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Federal funds for rape kit backlog extended

U.S. Senator Thom Tillis (R-NC)

Bipartisan legislation reauthorizing the Debbie Smith Act and give much-needed resources to state and local law enforcement agencies to complete forensic analysis of crime scenes and untested rape kits co-sponsored by Senator Thom Tillis (R-NC) was recently signed by President Trump.

The Debbie Smith Act was originally signed into law in 2004 to provide local and state crime laboratories resources to end the backlog of untested DNA evidence from unsolved crimes, analyze DNA samples, and increase the capacity to process DNA in order to guard against future backlogs.

Since it became law, more than 641,000 DNA cases have been processed. In addition to crime scene evidence, Debbie Smith funds are also utilized to process offender DNA samples to ensure evidence from unsolved crimes can be matched against a database of known offenders, similar to the criminal fingerprint databases.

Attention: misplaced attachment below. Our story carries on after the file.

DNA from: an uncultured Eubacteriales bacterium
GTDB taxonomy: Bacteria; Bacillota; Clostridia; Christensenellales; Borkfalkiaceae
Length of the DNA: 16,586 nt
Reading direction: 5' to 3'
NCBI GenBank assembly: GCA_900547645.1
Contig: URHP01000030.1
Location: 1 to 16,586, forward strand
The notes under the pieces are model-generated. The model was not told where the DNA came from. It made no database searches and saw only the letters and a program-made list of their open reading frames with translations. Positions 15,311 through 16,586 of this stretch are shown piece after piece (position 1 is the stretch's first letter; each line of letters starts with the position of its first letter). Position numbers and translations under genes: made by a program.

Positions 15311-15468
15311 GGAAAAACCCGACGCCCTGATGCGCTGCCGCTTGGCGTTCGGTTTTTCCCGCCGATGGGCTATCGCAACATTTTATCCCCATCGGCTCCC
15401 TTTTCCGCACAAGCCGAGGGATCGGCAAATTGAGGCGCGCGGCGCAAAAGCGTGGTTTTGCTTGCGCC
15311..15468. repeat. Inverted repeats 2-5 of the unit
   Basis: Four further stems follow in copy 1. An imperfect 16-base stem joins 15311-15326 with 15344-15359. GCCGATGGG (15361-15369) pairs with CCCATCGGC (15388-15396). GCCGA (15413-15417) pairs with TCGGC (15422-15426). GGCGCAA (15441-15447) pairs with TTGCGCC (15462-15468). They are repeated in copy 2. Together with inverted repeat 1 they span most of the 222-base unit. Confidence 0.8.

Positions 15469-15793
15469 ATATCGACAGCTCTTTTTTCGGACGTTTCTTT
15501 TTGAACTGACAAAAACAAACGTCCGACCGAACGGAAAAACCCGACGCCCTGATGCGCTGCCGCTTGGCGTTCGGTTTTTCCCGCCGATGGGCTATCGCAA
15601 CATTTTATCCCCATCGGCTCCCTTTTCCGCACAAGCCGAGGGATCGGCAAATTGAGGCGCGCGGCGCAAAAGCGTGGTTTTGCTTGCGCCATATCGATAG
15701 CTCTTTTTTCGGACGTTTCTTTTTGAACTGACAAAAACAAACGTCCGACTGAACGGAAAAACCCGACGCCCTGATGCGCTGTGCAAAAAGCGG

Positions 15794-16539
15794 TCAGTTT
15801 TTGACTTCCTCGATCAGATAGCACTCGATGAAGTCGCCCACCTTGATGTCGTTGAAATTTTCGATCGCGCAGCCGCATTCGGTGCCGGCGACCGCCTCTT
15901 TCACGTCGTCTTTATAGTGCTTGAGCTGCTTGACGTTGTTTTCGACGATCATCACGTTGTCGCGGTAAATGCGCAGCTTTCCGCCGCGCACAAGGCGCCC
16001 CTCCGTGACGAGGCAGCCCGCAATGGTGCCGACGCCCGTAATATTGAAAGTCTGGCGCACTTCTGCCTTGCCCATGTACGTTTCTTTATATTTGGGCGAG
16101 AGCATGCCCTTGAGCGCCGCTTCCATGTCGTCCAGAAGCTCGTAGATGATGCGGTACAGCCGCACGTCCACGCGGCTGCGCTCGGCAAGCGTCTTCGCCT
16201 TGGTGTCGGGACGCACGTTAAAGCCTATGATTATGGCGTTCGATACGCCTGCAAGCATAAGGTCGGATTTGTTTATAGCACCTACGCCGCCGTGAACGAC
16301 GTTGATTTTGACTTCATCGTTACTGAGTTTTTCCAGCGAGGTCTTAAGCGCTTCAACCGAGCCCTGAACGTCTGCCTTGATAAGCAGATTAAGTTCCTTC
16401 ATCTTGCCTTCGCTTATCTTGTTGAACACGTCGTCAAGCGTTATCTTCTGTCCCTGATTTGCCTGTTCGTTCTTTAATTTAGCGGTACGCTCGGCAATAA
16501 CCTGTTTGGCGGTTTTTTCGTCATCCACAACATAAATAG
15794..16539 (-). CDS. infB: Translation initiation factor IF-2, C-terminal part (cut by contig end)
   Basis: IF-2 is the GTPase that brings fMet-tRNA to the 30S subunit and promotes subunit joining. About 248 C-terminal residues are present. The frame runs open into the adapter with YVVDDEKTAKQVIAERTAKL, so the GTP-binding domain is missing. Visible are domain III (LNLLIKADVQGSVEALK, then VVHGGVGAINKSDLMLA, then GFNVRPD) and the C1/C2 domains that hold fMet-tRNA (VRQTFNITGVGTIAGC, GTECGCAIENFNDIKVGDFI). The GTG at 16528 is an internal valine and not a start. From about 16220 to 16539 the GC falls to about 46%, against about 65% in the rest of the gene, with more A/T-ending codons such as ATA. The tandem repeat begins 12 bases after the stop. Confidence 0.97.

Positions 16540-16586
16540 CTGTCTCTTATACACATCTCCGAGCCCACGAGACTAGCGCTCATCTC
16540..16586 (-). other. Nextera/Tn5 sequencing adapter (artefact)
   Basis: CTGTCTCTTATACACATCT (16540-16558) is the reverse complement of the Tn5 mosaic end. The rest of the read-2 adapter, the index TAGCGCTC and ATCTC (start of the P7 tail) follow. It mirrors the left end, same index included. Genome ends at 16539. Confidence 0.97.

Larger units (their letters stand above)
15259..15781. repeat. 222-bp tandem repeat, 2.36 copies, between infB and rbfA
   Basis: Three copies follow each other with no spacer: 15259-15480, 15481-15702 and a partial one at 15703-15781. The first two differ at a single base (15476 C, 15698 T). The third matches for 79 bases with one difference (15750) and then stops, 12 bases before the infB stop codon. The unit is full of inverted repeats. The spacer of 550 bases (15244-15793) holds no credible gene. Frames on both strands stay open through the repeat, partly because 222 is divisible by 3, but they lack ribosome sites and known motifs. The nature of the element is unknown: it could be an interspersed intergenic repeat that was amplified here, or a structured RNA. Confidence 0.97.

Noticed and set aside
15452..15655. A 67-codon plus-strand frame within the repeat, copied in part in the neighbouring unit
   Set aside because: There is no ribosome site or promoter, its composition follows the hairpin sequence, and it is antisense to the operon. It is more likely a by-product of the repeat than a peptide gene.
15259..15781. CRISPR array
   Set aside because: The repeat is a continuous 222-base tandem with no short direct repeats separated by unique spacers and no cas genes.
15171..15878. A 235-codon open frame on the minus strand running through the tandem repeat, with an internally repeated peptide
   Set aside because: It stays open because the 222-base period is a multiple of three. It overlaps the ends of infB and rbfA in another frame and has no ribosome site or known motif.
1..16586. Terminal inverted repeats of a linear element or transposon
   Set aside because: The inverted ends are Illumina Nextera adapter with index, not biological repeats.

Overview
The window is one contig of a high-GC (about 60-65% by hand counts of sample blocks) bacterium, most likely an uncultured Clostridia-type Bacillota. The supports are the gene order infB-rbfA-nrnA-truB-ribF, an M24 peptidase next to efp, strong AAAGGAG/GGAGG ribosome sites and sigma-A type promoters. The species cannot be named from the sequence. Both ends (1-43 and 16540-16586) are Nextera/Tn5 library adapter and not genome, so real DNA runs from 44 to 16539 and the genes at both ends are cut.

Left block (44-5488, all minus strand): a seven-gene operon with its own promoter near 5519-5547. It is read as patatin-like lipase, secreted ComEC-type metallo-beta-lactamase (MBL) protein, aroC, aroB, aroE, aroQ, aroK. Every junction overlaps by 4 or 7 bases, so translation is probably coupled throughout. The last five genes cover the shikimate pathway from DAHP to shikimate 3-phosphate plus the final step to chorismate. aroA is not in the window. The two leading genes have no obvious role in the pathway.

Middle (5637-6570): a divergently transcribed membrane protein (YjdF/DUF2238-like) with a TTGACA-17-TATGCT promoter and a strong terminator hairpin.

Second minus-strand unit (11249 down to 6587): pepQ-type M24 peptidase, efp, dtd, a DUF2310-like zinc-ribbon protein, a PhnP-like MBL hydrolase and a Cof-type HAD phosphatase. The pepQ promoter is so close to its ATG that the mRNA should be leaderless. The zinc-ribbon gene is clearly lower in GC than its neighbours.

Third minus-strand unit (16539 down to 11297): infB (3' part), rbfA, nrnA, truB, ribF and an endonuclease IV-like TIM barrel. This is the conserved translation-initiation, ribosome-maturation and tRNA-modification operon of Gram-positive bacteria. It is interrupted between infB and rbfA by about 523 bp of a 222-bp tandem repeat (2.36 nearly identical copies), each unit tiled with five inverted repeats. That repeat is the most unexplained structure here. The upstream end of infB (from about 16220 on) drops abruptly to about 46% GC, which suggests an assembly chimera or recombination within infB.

The Debbie Smith Crime Victims Protection Act reauthorizes the Debbie Smith Act to continue the testing of DNA evidence, including rape kits, from unsolved crimes nationwide, DNA training and education for law enforcement, correctional personnel, and court officers, and the Sexual Assault Forensic Exam Program, which supports forensic nurse training throughout the country.

“I am proud this bipartisan legislation is now signed into law so we can send critical resources to state and local communities and reduce the backlog of 15,000 untested rape kits in North Carolina,” said Tillis. “Victims of this heinous crime deserve justice and this legislation will help put the disgusting perpetrators behind bars.”